Bitcoin Lightning Network tested successfully

Updated On Dec 14, 2017 by Cameron Bishop

One of the greatest disadvantages of Bitcoin transaction is the time required to confirm a transaction. To resolve the issue of scalability, a white paper titled “The Bitcoin Lightning Network: Scalable Off-Chain Instant Payments”, was published way back in January 2016. The technology has been under constant improvisation by three independent development teams – ACINQ, Blockstream, and Lightning Labs.

During the weekend, Lightning Developers, a publisher representing the three teams, announced that the Lightning Protocol 1.0 is operational and the first multi-client Lightning transaction was successfully completed on the Bitcoin network. The dream of making Bitcoin network a viable payment system, which can be used in day-to-day life, is now closer to reality.

As mentioned in the previous paragraph, a white paper on solving Bitcoin’s scaling problems was published by Joseph Poon and Thaddeus Dryja on January 16, 2016. Rather than upgrading Bitcoin network’s underlying applications, which would be a tedious process, the white paper proposed a Lightning Network (LN), which could resolve the issue of scalability. In layman terms, the white paper called for adding an excess layer to the network, where trades can be completed quickly and without compromising on security.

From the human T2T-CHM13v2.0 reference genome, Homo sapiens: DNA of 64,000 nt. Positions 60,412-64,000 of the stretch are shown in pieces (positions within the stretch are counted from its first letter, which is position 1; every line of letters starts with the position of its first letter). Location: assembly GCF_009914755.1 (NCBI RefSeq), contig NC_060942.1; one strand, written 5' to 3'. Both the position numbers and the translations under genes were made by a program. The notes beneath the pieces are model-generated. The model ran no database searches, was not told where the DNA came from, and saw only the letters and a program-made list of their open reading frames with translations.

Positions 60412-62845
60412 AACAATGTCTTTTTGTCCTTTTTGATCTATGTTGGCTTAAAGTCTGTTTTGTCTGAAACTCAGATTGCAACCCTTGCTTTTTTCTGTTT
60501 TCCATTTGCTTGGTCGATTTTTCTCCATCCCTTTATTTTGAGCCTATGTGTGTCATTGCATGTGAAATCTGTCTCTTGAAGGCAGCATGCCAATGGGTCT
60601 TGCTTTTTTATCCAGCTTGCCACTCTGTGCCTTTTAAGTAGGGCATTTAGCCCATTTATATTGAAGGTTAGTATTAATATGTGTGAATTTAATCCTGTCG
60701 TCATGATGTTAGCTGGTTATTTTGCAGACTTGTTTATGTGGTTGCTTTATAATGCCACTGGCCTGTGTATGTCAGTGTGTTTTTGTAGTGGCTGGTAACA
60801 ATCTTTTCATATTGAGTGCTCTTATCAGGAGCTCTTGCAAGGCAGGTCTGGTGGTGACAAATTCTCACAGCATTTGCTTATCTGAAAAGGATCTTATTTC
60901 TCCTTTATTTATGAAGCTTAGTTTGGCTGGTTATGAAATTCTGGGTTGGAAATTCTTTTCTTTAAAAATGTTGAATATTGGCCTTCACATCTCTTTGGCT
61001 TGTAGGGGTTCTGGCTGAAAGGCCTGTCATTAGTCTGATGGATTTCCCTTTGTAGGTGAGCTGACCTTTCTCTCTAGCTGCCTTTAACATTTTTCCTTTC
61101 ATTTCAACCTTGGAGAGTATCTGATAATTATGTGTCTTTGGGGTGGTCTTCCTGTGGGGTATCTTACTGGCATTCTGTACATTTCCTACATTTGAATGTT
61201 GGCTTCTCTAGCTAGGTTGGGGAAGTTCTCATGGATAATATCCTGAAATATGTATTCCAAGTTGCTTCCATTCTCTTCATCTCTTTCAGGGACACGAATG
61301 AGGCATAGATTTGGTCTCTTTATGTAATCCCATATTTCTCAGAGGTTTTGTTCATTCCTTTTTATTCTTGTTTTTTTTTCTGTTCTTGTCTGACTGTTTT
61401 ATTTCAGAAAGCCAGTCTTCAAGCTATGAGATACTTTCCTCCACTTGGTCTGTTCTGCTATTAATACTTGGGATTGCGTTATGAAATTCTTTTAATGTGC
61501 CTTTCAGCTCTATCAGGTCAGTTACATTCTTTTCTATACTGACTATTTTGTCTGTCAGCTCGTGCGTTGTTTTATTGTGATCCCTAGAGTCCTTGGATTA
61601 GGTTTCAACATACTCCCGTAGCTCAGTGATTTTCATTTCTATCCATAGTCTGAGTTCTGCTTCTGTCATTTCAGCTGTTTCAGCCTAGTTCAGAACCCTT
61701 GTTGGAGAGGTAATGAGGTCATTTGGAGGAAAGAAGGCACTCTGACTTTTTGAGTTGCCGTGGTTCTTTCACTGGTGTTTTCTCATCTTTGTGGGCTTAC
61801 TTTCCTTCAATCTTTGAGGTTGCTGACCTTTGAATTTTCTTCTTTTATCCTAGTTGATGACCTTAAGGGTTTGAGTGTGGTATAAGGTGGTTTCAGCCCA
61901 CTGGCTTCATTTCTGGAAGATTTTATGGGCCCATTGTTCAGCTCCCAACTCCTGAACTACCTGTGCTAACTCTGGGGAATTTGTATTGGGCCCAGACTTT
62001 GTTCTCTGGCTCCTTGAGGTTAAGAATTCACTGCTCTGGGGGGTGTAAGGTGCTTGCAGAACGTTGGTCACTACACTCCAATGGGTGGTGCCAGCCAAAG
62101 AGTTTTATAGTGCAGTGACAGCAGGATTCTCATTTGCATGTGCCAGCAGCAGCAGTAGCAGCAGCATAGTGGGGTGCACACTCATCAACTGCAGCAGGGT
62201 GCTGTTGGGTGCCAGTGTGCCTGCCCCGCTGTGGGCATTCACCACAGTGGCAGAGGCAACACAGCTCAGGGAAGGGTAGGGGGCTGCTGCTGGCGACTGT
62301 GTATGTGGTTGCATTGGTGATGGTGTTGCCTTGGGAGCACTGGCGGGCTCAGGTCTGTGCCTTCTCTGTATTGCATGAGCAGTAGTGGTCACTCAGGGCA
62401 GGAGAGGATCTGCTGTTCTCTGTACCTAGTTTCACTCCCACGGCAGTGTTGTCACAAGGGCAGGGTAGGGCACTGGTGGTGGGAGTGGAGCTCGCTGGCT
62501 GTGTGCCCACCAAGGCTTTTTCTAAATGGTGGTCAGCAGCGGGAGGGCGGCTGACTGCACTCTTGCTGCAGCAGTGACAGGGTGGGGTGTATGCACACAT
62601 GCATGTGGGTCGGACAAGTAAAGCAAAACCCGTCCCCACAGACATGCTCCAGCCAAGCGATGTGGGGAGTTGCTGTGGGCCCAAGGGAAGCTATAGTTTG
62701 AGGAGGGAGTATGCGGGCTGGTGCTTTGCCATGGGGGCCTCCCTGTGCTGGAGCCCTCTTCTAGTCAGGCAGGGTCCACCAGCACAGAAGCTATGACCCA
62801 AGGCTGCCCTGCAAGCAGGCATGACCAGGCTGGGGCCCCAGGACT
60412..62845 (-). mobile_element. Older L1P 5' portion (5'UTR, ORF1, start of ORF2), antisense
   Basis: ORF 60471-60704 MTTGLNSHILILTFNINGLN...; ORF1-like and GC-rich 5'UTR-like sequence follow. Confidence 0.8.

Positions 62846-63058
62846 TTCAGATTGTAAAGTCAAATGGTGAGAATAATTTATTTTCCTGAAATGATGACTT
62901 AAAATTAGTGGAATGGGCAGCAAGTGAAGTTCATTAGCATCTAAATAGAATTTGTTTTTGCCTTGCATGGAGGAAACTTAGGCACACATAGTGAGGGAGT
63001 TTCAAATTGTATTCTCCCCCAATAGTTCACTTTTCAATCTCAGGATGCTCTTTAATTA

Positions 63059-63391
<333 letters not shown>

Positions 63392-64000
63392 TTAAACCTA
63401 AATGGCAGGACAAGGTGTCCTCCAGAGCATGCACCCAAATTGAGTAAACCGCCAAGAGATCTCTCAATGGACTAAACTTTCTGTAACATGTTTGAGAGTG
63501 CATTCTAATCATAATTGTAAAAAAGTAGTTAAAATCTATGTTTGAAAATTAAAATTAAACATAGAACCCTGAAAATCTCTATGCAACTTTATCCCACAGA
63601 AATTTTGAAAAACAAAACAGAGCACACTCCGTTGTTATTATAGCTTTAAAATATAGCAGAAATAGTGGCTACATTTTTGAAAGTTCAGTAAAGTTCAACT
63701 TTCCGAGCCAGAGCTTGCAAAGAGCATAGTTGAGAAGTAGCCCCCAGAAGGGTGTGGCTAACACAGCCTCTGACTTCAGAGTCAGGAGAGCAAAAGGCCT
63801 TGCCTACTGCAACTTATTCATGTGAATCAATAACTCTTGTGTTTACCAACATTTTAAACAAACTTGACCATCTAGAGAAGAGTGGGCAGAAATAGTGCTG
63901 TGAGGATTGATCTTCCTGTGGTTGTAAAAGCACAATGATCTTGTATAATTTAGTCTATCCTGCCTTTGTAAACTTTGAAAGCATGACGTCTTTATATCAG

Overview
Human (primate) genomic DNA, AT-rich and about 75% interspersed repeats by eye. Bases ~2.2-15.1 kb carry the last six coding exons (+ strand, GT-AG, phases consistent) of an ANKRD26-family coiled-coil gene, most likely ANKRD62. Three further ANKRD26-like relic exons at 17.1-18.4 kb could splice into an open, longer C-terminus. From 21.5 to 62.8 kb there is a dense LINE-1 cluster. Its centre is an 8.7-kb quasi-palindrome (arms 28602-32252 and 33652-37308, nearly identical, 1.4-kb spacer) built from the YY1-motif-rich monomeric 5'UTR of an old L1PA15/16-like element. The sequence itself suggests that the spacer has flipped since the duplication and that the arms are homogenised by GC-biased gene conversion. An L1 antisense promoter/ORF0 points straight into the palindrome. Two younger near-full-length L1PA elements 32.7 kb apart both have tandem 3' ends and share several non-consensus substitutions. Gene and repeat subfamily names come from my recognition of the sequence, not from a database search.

The LN transactions are similar to the usual Bitcoin transaction, but are deferred off-chain ( and not added to the block chain instantaneously). To secure the off-chain transactions, there was a need to patch the transactions on the block chain network. That was completed by activating the Segregated Witness patch on August 24, 2017.

Lightning Labs

Soon after the completion of Segregated Witness patch, testing of the Lightning Network technology began. Last week, the three teams announced that their systems have successfully completed transactions on the main Bitcoin network.

Additionally, the interoperability of the systems was proven. That means the three systems will work together on one network, and transmit and receive payments to each other without any issue. The testing of the LN technology is still in the alpha stage and it may take some time before the public and business can start using it in real life applications.

Once the technology goes live, almost infinite off-chain micro-transactions can be performed at lightning speed. That will open up enormous opportunities, while maintaining privacy and security of user data.

Cameron works tirelessly behind the scenes ensuring his many US news stories are factual, informative and brought to you in a timely fashion before most other media outlets have them. He is an investigative journalist at heart who also has a fond interest in the money and business markets too.

Comments are closed.